Ten years have gone by since Cheryl my wife- and I had the privilege to attend the funeral of the eight sailors who died in the Hunley on the fateful morning of February 17th, 1864. The Honorable Bob Young, mayor of Augusta and his wife, Gwen, were invited by the organizing committee. We were the Youngs guests. We were comfortably sitting with the dignitaries at the Magnolia Cemetery to see the ceremony.
The extraordinary three miles long procession, under a scorching sun, from the Battery to the graveyard began at 10:30 a.m. on April 16, 2004. It included 6,000 re-enactors dressed in Civil War uniform and another 4,000 wearing civilian clothing from the mid-19th century. Color guards from all five branches of the U.S. armed forces wearing modern uniforms- were also in the procession. The Cabell Breckinridge Civil War Band from VMI played funeral music and a bagpipe band from the Citadel performed when the sailors were laid to rest in the Magnolia Cemetery, amid the dogwood blossoms and oaks draped with Spanish moss. The Hunley crew was buried joining thousands of other Civil War soldiers interred here. The Charleston committee that planned the funeral wanted primarily a Christian burial in dignity not a flag rally- that these men deserved in their last journey home.
During the long and unforgettable afternoon, sitting next to my wife a true daughter of the Confederacy- I had a lot of time to ponder about the many sacrifices that took place during the American Civil War. The recalculated death toll through digitized census data in 2012 has now reached 750,000 by far the greatest toll of any war in American history. Many died honorably in combat like the eight Hunley sailors that we were burying that day, but many more two third- died not so gloriously from infections, gangrene or dysentery. Too many of them ended up in mass graves without the elementary dignity.
To refocus on the Hunley, we were actually putting to rest the third crew of the ship. The first two crews failed miserably. The first attempt to launch the sub happened six months before, on August 29, 1863. With a local volunteer crew and a Naval officer at the helm, it tragically disappeared off Johnson wharf, as it was getting ready for a nighttime attack on a Union ship. Three out of eight crewmembers survived. Horace Hunley himself led the submarines second attempt in October of the same year. He was a strong believer in his project. This time, the crew was composed of volunteer employees from the Park and Lyons machine shop in Mobile, AL where the vessel had been designed and built. Even their experience proved futile. All men on board, including Hunley, succumbed to the depths. The sub sank while performing a routine diving exercise. Again the divers recovered the sub from the Ocean floor. Upon its return to the dock, someone painted on it the word coffin.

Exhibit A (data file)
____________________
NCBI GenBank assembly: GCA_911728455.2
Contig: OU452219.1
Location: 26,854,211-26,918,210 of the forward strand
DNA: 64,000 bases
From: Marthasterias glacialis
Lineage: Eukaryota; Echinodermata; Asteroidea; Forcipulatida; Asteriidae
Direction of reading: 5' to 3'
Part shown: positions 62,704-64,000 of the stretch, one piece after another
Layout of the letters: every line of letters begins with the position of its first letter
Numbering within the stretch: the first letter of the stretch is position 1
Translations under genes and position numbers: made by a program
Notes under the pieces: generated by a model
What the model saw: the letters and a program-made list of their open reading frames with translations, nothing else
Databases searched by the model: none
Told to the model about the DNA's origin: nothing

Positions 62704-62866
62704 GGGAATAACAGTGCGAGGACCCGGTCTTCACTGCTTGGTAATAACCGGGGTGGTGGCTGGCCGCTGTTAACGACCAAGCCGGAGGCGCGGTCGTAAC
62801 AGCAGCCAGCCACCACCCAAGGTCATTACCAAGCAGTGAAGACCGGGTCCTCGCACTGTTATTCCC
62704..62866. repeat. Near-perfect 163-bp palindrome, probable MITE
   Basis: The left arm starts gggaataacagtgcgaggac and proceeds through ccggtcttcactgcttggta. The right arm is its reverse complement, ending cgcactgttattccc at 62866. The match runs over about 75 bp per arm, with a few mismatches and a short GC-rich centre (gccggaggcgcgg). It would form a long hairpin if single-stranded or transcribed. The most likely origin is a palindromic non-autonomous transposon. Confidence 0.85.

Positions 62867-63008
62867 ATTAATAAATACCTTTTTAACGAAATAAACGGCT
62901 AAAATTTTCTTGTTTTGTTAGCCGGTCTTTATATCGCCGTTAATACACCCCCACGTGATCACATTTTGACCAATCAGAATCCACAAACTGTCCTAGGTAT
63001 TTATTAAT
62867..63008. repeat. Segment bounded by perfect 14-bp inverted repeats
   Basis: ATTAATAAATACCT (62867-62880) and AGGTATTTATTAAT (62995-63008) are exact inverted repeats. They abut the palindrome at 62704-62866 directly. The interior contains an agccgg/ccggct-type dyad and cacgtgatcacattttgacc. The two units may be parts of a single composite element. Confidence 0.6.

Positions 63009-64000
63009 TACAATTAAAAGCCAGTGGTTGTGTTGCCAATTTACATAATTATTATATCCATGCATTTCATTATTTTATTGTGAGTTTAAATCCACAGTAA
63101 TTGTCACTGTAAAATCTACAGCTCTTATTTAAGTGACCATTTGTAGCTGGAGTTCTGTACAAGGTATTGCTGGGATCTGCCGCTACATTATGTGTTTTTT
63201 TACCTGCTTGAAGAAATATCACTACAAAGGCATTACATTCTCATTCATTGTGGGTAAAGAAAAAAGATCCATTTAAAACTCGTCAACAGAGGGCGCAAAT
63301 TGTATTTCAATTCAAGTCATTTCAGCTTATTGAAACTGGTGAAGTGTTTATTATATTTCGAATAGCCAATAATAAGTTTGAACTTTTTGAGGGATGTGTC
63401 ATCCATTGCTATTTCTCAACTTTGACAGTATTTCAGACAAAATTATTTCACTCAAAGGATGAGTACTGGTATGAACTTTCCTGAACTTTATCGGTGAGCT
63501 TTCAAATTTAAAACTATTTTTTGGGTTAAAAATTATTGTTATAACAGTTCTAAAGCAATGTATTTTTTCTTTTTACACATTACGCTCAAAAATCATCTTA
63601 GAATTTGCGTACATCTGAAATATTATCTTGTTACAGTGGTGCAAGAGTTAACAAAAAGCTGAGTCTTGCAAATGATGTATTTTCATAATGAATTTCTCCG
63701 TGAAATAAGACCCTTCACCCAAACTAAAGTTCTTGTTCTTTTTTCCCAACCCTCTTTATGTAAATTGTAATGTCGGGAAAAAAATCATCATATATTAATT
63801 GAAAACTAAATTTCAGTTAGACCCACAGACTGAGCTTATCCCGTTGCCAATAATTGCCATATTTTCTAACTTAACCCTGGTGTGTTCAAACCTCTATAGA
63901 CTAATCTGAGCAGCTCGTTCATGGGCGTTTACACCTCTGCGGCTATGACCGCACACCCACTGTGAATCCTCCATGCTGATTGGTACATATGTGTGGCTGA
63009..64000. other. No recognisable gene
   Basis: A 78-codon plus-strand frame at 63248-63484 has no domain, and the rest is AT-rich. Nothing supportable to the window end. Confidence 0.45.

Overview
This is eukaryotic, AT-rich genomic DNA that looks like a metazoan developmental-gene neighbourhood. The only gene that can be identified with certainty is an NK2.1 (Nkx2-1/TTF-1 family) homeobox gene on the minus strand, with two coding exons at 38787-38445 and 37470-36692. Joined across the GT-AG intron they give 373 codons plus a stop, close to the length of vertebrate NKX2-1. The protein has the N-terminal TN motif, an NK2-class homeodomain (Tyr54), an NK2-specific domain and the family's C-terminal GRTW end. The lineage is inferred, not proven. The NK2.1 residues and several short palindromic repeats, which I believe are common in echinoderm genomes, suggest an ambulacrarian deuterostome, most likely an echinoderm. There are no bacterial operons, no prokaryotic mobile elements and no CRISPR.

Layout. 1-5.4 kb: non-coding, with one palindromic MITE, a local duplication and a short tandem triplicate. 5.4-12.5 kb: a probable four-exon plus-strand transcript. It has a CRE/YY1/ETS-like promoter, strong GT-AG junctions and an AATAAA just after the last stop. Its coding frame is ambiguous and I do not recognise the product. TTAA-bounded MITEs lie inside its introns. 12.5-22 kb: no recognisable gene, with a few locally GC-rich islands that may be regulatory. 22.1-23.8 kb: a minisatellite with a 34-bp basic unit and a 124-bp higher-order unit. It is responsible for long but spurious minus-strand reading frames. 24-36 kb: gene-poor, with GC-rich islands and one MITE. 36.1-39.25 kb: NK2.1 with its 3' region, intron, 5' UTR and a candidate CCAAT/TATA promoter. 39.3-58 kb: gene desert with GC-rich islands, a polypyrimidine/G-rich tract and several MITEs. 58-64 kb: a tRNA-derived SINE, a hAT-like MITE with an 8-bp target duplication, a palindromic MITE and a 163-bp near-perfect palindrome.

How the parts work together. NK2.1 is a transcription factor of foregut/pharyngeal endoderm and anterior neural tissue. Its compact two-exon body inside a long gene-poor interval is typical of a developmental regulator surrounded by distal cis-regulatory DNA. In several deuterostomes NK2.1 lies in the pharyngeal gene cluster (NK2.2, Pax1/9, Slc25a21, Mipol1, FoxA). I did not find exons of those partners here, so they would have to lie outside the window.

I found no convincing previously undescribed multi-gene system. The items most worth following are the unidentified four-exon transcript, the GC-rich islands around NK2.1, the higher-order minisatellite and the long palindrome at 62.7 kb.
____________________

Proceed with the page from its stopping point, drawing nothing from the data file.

The Hunley had now sunk twice killing a total of 13 crewmen. General Beauregard had grave concerns over the two fatal accidents. At the urging of Lt George Dixon, he approved the third attempt. The identities of this last undeterred crew of volunteers came to light just days before the last mens remains were to be buried. Interestingly, only two of them were originally from the Confederate States. The leader, Lt Dixon, was from Ohio and four other crewmembers were, according to the forensic experts, recent European immigrants. What about the victims from the USS Housatonic? Two officers and three men died in the explosion. All the other crewmembers saved themselves escaping from the rapidly sinking ship by climbing into the rigging that remained above water.
After the funeral, we went to see the Hunley, now the centerpiece of a very interesting exhibit in the Warren Lasch Conservation Center at the former Navy Yard in North Charleston. It is a combination of clever imagination and surprisingly primitive mechanism. In total, it caused 26 casualties. Artifacts recovered recently from the USS Housatonic are to be displayed in the same museum.
Augusta, GA. June 4, 2014
H.L. Hunley: Sesquicentennial Anniversary 1864-2014 The Final Mission